Barometric Pressure and Behavior in People
I believe barometric pressure affects behavior in children and adults. With the recent wave of polar vortex weather, we have seen a huge increase in behavioral issues and a huge variance in barometric pressure. We’ve been able to get this information from our friends over at NHS Heroes where you can buy Codeine Co-Codamol tablets online in the UK.
Here is a picture of the barometric pressure for Olathe, Kansas (a school district I work with quite frequently).
This is the graph for the month of February. You can see how the barometric pressure in one month’s time has huge variances. How does this relate to behavior? Thomas Schory has conducted research finding a connection between barometric pressure and patients with psychiatric conditions. Here is an interesting article citing Schory. Note the article section discussing the use of corporal punishment being higher on abnormal pressure days.
One of my principal friends in Lawton, Oklahoma was so proud of her statistics. She had gone all year with zero office discipline referrals. On April 21 at 1:45 in the afternoon, three students were sent to her office from different classrooms. All three children had out of the ordinary behavior. I met with her the next day. We pulled up the barometric pressure for Lawton, Oklahoma looking at hour by hour of the day before. At 1:30 that afternoon, the barometric pressure had taken a huge nose dive.
So, what can you do if you are a principal, educator, parent or therapist working with children on a daily basis? Watch the barometric pressure. When you see a huge change in the barometric pressure, turn everything in your classroom or home into a choice. Here are some samples of equal choices:
Do you want to write with the green pencil or the purple pencil?
Do you want to sit in the red chair or the blue chair?
Would you like to walk down the hallway beside me or in front of me?
Here are 50 math problems, you can only do half of them. You can choose the half you do.
You can brush your teeth with the green toothbrush or the yellow toothbrush (provided they are both theirs 🙂 )
Do you want to wear your green pajamas or your blue pajamas?
It is so easy to turn anything into a choice. Why are choices important? Choices keep the synapses firing in the front part of the brain where the child is thinking. We want to keep the child thinking so they do not slip down into the lizard brain where they are just reacting. Decision making is enacted in the prefrontal cortex of the brain. When we offer the student equal choices rather than a threat, we can keep the synapses firing in the prefrontal cortex. If we throw out a threat like, “Do this, or lose your recess. Do this or go to the office.”, the student will immediately go to lizard brain. Lizard brain is the brain stem which means the student is reacting rather than thinking.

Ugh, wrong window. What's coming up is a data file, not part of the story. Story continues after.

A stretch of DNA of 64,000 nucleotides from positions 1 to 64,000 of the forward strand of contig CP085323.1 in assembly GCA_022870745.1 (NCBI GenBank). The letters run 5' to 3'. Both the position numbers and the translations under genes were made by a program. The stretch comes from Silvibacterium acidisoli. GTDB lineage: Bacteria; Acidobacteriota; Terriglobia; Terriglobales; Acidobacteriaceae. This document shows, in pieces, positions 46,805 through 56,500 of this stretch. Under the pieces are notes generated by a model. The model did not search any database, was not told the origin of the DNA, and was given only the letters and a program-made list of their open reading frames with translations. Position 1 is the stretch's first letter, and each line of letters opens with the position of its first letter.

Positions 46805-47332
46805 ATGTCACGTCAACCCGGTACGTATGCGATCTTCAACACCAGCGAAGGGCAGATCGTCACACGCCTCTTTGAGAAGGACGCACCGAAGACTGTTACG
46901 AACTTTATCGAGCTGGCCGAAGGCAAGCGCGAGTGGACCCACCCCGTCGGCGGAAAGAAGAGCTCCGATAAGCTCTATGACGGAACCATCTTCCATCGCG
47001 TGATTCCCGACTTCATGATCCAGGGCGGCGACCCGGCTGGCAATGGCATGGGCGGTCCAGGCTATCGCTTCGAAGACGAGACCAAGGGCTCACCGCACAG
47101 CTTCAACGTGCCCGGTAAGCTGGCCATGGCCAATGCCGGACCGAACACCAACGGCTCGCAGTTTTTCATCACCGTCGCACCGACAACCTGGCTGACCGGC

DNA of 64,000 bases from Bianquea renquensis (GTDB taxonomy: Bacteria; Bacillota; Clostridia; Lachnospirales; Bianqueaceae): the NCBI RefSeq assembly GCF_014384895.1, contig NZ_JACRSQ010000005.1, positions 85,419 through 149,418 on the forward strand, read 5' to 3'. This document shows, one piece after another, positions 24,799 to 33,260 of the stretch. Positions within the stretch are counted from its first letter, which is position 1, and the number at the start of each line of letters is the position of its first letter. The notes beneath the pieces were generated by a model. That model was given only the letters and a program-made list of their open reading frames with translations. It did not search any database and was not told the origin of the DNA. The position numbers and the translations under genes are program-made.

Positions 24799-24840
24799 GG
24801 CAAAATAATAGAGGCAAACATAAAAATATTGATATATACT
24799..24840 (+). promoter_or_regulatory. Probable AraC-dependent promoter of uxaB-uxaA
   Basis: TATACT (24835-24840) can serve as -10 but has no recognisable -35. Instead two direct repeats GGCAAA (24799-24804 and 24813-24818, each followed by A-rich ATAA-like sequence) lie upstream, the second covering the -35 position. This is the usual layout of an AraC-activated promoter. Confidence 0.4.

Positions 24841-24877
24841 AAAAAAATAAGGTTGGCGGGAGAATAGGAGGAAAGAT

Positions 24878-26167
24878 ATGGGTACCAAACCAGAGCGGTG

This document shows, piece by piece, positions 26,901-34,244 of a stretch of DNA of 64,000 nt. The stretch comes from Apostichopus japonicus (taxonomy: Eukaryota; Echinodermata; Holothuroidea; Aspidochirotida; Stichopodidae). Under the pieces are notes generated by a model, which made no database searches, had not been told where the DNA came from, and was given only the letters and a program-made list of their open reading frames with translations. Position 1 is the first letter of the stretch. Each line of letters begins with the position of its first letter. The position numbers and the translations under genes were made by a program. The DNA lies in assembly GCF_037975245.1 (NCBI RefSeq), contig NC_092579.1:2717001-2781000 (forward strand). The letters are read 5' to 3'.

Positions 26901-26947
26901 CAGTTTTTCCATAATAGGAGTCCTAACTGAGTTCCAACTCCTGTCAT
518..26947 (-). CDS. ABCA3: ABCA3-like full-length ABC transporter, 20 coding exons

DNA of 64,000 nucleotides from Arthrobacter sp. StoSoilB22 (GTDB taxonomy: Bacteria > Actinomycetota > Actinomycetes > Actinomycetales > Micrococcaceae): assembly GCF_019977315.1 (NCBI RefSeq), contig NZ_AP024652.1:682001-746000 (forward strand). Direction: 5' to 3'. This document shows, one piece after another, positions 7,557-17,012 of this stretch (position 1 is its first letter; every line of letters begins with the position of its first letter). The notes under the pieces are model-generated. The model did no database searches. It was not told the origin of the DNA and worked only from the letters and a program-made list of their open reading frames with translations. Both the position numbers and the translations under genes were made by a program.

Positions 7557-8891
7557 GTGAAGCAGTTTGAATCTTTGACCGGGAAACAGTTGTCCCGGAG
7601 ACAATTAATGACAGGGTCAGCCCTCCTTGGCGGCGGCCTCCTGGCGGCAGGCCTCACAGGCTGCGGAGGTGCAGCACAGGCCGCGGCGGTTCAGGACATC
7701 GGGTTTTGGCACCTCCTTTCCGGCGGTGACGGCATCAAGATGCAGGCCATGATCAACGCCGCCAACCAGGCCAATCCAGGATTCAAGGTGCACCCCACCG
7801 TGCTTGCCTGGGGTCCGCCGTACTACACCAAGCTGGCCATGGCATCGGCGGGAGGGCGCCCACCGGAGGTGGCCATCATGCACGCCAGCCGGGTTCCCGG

When the barometric pressure is out of the normal range, it can affect how you feel. How you feel affects how you react to choices and threats. Hence, it makes sense to offer choices to students on as much as possible when the barometric pressure is changing to keep them from reacting to the way they feel about the barometric pressure effects on their body.
We have tried this with students and had great results. We tried it with an adult who had autism, intellectual disabilities, bipolar condition, obsessive compulsive disorder and mild cerebral palsy. When offered numerous choices on wacky barometric pressure days he would be a little slower in response; however, he would not lock down and refuse to go to work. Previous to the addition of choices, he would choose to stay in bed and not eat or take his medication when given ultimatums by his staff.
So, watch the barometric pressure and start turning everything in your classroom, school, or home into a choice when the barometric pressure shoots up or down and you’ll be surprised in the changes it will make for you and your students or children.